musings of a professional bassoonist

Friday, February 5, 2010

Shostakovich 10

It is significant that Shostakovich Symphony No.10 was finished a few months after Stalin's death.  Shostakovich had been kept on a short leash by the Stalin administration.  Thus, he supported his family by writing film scores and patriotic music, but secretly, he worked on his own music, holding it back until he felt more safe.  Stalin died March 5, 1953; Symphony No.10 was finished October 25, 1953.

Shostakovich had been asked to provide program notes for Symphony No. 10, but he refused, saying only that he had wished "to portray human emotions and passions."  The world was left to speculate on his intentions without any hints from the composer.  A listener might observe that most of the symphony is rather dark, somber, troubling, mysterious.  Then out of the blue, the finale (the last part of the 4th movement) is suddenly upbeat and conventional.  Was this an ironic bow towards Soviet authority?  When asked about that, Shostakovich replied, "Let them guess."

The bassoon solos fall into the somber, anguished category (except for the final solo which is almost annoyingly happy).  Shostakovich is famous among bassoonists for writing some of the lengthiest bassoon solos in the orchestral literature, such as this one in the first movement:
The above pictured bassoon part to Shostakovich 10 belongs to the Columbus Symphony's Artistic Advisor, Gunther Herbig, who is conducting us in Shostakovish 10 this week, so the breath marks are his.  Maestro Herbig asked the accompanying instruments (2nd bassoon and contrabassoon) to play at a true piannisimo so that the first couple of phrases of the solo could be played in rather hushed tones without being obliterated by the accompaniment.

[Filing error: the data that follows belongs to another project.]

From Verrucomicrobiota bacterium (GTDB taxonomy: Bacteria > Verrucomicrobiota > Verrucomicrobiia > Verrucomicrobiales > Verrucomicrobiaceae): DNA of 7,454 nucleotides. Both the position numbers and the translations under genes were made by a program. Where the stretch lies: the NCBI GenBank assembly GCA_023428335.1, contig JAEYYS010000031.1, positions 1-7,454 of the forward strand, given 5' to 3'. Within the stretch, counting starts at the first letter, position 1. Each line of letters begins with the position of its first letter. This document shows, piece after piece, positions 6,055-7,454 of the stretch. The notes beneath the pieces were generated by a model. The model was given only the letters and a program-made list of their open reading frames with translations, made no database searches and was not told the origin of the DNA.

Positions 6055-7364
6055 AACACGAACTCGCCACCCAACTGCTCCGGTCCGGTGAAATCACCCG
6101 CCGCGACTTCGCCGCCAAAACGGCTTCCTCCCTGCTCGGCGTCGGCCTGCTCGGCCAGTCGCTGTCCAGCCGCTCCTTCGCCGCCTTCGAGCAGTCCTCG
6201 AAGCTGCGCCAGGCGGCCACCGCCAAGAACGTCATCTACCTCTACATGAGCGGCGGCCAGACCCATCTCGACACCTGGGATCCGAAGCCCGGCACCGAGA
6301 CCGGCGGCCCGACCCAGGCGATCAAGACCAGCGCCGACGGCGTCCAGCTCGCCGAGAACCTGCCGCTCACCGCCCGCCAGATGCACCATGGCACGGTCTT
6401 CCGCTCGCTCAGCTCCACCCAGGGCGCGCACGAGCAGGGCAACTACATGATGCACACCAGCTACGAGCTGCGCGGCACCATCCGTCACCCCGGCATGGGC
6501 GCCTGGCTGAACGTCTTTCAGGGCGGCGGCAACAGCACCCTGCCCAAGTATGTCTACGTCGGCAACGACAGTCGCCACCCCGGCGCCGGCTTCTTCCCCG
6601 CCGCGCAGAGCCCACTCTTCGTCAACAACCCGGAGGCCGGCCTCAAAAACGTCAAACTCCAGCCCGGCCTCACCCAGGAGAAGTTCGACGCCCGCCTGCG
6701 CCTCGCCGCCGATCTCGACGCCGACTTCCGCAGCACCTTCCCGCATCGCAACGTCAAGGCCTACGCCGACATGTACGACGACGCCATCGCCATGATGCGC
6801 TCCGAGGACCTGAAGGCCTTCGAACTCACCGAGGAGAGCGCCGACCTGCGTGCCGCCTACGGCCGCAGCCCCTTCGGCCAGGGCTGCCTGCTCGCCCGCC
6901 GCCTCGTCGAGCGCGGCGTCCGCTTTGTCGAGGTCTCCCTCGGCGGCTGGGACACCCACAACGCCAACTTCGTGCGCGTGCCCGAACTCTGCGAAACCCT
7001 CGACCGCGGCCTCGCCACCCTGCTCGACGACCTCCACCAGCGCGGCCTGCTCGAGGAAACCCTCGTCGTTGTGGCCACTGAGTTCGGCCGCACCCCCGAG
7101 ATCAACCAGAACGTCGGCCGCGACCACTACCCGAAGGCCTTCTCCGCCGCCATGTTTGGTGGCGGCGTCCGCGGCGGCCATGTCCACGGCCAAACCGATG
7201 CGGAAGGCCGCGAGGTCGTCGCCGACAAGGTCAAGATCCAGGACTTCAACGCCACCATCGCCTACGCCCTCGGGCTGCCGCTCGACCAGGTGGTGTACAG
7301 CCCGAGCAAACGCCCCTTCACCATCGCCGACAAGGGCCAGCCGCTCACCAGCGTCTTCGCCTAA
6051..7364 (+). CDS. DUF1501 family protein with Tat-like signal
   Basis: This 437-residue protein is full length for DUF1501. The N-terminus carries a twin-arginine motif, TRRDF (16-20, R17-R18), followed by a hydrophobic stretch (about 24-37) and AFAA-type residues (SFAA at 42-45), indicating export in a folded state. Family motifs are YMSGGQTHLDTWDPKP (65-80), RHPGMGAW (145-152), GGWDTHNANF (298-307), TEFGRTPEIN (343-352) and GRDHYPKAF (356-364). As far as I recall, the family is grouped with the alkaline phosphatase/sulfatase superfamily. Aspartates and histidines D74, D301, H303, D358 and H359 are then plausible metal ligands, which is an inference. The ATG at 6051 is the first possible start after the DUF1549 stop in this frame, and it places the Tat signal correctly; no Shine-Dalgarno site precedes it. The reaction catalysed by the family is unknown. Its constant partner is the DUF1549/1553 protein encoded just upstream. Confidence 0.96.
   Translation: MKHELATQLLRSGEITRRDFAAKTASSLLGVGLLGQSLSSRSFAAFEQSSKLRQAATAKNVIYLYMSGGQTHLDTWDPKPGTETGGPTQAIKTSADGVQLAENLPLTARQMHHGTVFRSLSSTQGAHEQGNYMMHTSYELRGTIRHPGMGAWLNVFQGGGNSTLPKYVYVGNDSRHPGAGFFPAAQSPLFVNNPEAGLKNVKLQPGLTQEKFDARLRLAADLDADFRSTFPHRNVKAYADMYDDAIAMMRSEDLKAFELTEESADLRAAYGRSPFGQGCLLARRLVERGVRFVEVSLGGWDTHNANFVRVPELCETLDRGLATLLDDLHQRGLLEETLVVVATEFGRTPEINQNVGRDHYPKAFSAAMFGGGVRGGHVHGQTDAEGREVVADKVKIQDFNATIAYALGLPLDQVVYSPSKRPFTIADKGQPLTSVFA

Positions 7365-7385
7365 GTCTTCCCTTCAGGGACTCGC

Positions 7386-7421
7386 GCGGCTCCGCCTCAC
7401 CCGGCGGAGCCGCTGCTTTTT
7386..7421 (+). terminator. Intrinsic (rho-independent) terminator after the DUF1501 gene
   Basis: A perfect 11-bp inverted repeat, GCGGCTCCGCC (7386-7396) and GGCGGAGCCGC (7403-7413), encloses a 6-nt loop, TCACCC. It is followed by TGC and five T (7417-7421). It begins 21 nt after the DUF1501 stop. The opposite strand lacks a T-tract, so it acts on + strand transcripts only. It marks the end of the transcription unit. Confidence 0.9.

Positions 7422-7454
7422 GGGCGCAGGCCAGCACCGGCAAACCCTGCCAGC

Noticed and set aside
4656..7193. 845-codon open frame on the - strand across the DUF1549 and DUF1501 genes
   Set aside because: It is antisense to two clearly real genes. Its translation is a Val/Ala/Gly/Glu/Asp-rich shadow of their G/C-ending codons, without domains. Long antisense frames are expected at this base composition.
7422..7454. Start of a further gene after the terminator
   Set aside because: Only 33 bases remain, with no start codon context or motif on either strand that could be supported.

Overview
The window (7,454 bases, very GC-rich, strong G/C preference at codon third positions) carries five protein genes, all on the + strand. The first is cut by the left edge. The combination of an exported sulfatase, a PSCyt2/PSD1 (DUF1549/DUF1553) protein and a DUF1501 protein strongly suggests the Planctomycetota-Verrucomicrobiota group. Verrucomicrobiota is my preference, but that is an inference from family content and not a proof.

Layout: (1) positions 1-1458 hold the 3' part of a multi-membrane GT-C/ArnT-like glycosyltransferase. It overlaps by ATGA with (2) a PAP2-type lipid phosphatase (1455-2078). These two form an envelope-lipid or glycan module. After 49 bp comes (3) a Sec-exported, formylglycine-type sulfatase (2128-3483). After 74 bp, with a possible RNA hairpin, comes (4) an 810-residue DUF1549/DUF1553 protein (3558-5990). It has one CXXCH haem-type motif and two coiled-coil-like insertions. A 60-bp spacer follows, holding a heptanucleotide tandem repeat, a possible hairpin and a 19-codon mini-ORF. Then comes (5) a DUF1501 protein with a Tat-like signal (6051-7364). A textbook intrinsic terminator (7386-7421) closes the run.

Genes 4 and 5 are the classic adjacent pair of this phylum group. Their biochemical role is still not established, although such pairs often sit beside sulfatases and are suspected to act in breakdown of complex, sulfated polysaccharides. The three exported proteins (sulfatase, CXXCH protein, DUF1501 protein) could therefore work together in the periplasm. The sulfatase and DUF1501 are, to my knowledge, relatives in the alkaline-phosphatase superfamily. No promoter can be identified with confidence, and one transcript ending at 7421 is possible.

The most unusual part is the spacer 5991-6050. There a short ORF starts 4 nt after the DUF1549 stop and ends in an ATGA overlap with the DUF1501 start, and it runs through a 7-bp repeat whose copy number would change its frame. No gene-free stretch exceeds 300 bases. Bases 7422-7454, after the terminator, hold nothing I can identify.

My teacher, K. David Van Hoesen used to speak often about the manner in which a bassoonist moves his/her fingers.  For a legato solo like the one above, he would have advised moving the fingers "as if you're molding clay."  Jerky, nervous finger movement is not at all likely to produce a smooth legato phrase.

Sometimes, though, I go too far with the clay molding concept, and my fingers become lazy, not moving simultaneously.  That is also unacceptable.  I spent a good deal of time just smoothly transitioning from note to note in the phrase above, making sure that the connections from one note to the next were just right- accurate  but still smooth. 

Vibrato is important in this solo, and I like to think of it increasing as the volume increases.  I recently heard a recording of a famous Broadway singer, Patti LuPone, singing Don't Wait for Me, Argentina, and her vibrato was beautifully crystal clear and varied.  Her vibrato is easy to imitate because it is so clear, so I used her example in preparing this solo.

The last phrase of the above solo, beginning with the eight notes in 6 after 31, is challenging to pace.  Should that crescendo go all the way from the beginning of the phrase to the final G flat3?  Wow- that would be quite an accomplishment on an instrument like the bassoon with such a limited dynamic range.  Somehow, I don't think that's what Shostakovich intended.  I think the crescendo should lead to the B flat3 at 3 before 32, and the volume should be maintained until backing off slightly before the final hairpin at 32.  Part of the reason for this is that the notes in the high range need to be strong to project.

I spent a lot of time matching the timbre of the notes in the last line of the solo.  To really hear what's going on, I taped myself.  To me, matching tone quality from note to note is one of the main challenges of bassoon playing.  Tone quality matching varies from bassoon to bassoon, but no bassoon is perfect that way.  It is always necessary to tweak, mainly using the air stream and sometimes using alternate fingerings.

The above solo requires the bassoonist to really go all out in the last phrase.  When coaching solos like this one, Mr. Van Hoesen was known to say," If your face isn't turning red, then you're not playing it correctly!"

The 3rd movement is easy compared to the lyrical solos in this symphony.  (It's not a "turn red in the face" solo!)  My main goal is to play it in an extremely  rhythmic fashion:
Maestro Herbig has crossed out the decrescendo in 4 and 5 before 112.  I suspect it has something to do with projection.  I always try to follow the instructions of the composer, but the conductor is the authoritative interpreter of the composer's intentions.  

The 4th movement opens with lonely, anguished woodwind cries, first from the oboe, then flute, then bassoon: